Is your process consuming too much fluid?

On a day-to-day basis, companies are consuming 20-30% more fluid than necessary.

Product over-usage erodes profitability, it puts the process at risk, presents un managed health and safety risk and negatively impacts plant sustainability.

What’s the number 1 source of this waste?

Well in fact there are three main reasons that companies are consuming more product than they require, representing a major source of waste in their manufacturing process.

1) Poor concentration control
2) Poor contamination management strategies
3) Poor product choice

Concentration control will be the focus of this discussion since it is often the most misunderstood and toughest to manage aspect of the fluid use process.

Fluid systems are extremely dynamic with many factors impacting their day to day condition. There are three “zones” that a fluid system could find itself in on any given day. Fluids are either within spec, costing more than necessary or putting your process or people at risk. We call these three zones the target zone, the waste zone and the danger zone. The Target zone is the ideal, its where fluid condition is properly balancing fluid/waste cost with process performance. This is the desired zone, where direct costs are being managed with process performance and Health and Safety Risk. In the waste zone, too much product is being used and too much waste is being generated. Concentrations and therefore the on-going direct costs are much higher than they need to be, hurting the profitability of the facility. The danger zone is when fluid condition itself is potentially impacting the production process, or presenting H&S risk in a negative way.

Why is it so hard to stay in the target zone? Because fluid condition is so dynamic and can be impacted by so many different variables in an active manufacturing environment. Rate of evaporation, rate of carry out, rate of top, nature of top up, contamination levels, type of contamination, spills, overflows, change-outs, product volatility etc., all change day to day and impact fluid condition on an ongoing basis (in some cases on a hour to hour basis). Without the necessary infra structure and condition based management, fluids wander in and out of the target, waste and danger zones.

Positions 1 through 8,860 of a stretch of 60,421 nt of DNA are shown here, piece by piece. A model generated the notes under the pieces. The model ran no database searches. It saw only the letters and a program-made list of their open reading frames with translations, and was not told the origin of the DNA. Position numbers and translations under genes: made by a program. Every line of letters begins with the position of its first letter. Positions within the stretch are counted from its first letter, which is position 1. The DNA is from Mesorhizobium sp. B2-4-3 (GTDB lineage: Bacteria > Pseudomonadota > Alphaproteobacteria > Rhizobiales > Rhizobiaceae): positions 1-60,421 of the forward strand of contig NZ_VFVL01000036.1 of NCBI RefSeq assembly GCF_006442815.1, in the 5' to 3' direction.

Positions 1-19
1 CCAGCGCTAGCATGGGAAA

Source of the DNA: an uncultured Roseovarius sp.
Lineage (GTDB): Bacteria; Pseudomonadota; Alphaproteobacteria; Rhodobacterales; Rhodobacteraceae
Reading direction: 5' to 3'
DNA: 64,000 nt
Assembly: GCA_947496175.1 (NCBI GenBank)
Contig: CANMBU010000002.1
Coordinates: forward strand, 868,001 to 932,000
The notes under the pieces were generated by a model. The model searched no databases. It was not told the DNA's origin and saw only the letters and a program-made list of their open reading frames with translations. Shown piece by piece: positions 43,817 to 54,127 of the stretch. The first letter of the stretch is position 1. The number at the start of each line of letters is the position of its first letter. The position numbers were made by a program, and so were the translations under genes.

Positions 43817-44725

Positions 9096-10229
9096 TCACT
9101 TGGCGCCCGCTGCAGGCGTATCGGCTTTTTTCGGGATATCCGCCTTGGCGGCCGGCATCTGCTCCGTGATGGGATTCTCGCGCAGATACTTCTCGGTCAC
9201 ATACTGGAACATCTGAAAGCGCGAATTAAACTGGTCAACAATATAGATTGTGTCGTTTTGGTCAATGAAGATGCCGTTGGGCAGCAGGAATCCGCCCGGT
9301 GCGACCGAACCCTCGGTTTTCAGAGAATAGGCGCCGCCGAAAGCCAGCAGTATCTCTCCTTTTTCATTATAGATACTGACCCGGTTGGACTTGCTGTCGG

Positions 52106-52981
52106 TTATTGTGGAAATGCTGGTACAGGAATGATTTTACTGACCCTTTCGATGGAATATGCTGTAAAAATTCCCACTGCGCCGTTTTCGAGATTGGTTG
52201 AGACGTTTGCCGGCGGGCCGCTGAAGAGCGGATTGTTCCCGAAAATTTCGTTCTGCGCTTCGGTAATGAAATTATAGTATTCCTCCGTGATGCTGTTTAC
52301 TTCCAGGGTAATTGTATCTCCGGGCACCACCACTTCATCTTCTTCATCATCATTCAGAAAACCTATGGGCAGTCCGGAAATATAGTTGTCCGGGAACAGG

Due to the fiscal impact and risk of operating within the danger zone, companies have put in procedures that work to keep their systems out of this zone. PM’s are often used in a proactive manner in their efforts to avoid having to react to a fluid related event. PM’s however can be wasteful since they have to be conservative by nature. Performing too many PM’s consumes precious resources and generates expensive waste (labor, fluids, etc.). Excessive PM’s negatively impacts plant OEE by reducing process availability.

The Target Zone sits right next to the danger zone, and if process volatility is left un-managed, its very east to slip from the target zone into the danger zone. The waste zone is big. It creates a large buffer between the target zone and the danger zone and therefore the more volatile the process, the larger the plant needs to run in the waste zone to prevent a fluid related event.

So what’s the number 1 reason that plants are consuming far more fluid than necessary? The cost of a fluid related event is so significant, that plants default to a large waste buffer between the target zone and the danger zone. The on-going cost of operating within the waste zone however is significant and hurts profitability and long term plant sustainability.

The key then to optimization is to take the on-going volatility out of the fluid use process, so that its possible to run sustainability within the target zone, minimizing the risk that the process will slip into the danger zone and cause a fluid related event.

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